August 2011

Pay your interest with a smile

Well, maybe not a smile... but at least with the consolation that you can use it as an income tax deduction. Read on to find out what conditions apply.

It may not seem that obvious, but when everything is factored in - mortgage, credit cards, lines of credit, car and other consumer loans - the interest paid on borrowed money adds up to a considerable slice of a household budget. Wouldn't it be nice if these costs could be deducted on our income tax returns!

Were you aware that - sometimes - you can do just that?

The fine print

Even though the interest you pay on a loan is not usually deductible, there is one exception: the tax authorities will allow you to deduct the interest on loans used to generate income. This could be business income, income associated with property (rent, for example), or income from an investment, such as royalties, dividends or interest.

Careful, though: not all forms of income are eligible. If the loan is used to earn tax-exempt income, the interest will obviously not be tax deductible. The same thing is generally true if the loan is invested in a life insurance policy. Other criteria may also apply, but this possibility of deducting interest still opens the door to some very attractive options.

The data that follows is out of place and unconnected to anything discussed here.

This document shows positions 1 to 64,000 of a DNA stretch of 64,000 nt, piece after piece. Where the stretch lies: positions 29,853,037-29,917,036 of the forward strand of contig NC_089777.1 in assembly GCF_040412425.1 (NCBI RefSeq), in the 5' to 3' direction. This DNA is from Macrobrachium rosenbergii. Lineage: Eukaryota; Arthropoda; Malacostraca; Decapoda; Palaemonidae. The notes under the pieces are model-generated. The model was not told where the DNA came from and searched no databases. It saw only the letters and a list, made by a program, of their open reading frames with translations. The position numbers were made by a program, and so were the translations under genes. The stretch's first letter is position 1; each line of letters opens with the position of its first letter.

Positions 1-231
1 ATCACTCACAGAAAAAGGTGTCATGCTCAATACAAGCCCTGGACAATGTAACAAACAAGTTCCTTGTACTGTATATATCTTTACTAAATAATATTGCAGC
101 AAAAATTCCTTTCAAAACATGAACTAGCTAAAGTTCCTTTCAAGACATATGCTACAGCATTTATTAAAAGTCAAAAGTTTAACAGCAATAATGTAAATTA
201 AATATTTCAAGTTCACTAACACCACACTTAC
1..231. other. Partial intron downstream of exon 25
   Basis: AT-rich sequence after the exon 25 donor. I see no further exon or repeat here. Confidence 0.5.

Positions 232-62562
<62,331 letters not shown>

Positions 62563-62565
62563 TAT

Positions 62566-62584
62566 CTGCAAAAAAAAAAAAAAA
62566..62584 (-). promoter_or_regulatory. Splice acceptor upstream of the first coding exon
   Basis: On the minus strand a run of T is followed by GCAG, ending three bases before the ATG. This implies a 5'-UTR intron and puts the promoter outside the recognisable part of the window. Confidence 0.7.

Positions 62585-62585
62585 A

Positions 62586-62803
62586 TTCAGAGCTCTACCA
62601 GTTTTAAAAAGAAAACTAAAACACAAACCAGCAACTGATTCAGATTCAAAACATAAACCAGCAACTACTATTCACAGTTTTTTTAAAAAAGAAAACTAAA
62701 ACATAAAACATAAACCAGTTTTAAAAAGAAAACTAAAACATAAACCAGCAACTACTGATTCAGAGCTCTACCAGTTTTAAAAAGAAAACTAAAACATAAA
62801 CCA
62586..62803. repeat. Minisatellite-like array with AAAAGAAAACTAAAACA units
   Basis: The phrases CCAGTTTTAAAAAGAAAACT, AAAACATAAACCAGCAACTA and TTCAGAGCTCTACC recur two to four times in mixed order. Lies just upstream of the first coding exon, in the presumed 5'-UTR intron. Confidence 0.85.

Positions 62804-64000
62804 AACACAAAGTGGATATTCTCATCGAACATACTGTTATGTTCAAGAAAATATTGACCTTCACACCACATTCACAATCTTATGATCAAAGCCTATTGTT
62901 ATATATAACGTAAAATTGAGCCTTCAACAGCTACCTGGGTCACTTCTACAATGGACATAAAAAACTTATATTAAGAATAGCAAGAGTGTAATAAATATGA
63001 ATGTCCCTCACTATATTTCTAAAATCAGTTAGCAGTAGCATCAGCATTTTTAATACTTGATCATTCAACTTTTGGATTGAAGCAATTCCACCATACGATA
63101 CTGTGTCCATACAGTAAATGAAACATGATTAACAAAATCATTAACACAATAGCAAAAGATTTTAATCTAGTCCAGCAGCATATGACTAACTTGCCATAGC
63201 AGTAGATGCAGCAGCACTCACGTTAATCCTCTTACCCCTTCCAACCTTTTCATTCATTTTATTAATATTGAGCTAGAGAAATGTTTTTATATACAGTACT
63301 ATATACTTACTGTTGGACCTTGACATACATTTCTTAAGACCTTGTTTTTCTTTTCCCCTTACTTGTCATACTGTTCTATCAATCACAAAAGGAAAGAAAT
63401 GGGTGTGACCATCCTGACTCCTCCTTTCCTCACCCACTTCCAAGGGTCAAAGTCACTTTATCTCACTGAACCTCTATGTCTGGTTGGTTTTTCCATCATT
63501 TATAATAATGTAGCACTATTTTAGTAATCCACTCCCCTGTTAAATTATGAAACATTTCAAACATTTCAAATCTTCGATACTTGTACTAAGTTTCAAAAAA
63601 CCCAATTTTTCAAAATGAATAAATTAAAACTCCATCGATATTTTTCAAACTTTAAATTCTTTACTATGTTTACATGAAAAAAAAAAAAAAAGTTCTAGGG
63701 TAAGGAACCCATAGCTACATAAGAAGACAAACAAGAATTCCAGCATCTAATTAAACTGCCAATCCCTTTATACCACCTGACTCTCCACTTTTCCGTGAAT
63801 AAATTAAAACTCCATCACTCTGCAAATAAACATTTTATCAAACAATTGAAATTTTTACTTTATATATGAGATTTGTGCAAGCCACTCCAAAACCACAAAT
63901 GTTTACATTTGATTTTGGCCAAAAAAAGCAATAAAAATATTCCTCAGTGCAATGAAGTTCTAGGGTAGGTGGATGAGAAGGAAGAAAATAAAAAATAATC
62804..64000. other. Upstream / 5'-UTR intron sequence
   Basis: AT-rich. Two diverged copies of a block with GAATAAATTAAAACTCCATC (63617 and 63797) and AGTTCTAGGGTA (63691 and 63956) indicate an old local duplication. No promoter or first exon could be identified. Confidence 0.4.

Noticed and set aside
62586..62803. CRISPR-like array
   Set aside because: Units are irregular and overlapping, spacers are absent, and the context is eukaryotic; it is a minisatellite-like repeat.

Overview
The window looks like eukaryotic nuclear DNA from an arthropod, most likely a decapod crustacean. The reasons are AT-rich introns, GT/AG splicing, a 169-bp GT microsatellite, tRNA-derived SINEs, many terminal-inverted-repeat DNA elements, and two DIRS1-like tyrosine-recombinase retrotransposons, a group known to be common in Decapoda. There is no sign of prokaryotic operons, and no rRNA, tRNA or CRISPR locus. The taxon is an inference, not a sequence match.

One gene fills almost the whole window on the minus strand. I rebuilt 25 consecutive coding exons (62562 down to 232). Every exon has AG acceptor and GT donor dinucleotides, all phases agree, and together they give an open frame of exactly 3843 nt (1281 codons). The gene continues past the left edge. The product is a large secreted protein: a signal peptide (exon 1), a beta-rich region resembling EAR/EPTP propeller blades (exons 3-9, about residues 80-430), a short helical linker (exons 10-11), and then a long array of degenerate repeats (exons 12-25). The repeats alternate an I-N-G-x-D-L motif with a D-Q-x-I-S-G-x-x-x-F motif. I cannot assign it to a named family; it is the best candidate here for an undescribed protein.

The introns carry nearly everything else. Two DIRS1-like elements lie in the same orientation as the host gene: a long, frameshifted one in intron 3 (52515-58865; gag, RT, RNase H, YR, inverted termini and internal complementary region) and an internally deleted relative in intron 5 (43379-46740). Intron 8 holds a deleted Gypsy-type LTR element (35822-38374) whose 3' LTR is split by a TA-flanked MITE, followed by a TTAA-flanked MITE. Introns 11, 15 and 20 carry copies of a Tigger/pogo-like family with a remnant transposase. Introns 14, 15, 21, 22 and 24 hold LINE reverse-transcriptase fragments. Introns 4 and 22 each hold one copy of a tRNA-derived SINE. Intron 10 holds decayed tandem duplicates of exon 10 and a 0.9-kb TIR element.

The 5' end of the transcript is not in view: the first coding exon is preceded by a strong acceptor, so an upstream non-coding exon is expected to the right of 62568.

Restructuring your debt to make it deductible

For example, it is possible for a taxpayer to restructure his or her loans in order to ease the tax burden.

Suppose that you took out a loan to finance the purchase of your condominium. Suppose also that you have an unregistered account where you hold 1,000 dividend-paying shares of a public company. Instead of paying non-deductible interest on your personal loan, you could sell your 1,000 shares, use the proceeds of the sale to partially or fully repay the loan, and then take out a new loan to repurchase 1,000 shares of the same company. Since this new loan would be used to generate income, the interest is deductible - and you have just converted a non-deductible debt into a deductible one without increasing your liabilities in any way.

Get good advice

Many other strategies could also be considered, especially if you own a business. Please note, however, that there is a mountain of case-law on this issue, and the taxman is very alert for any kind of sleight-of-hand that certain taxpayers might find tempting. If you'd like to know more about what is and isn't allowed, check out the Canada Revenue Agency's interpretation bulletin on this topic.

Better still: ask your financial services professional or your accountant!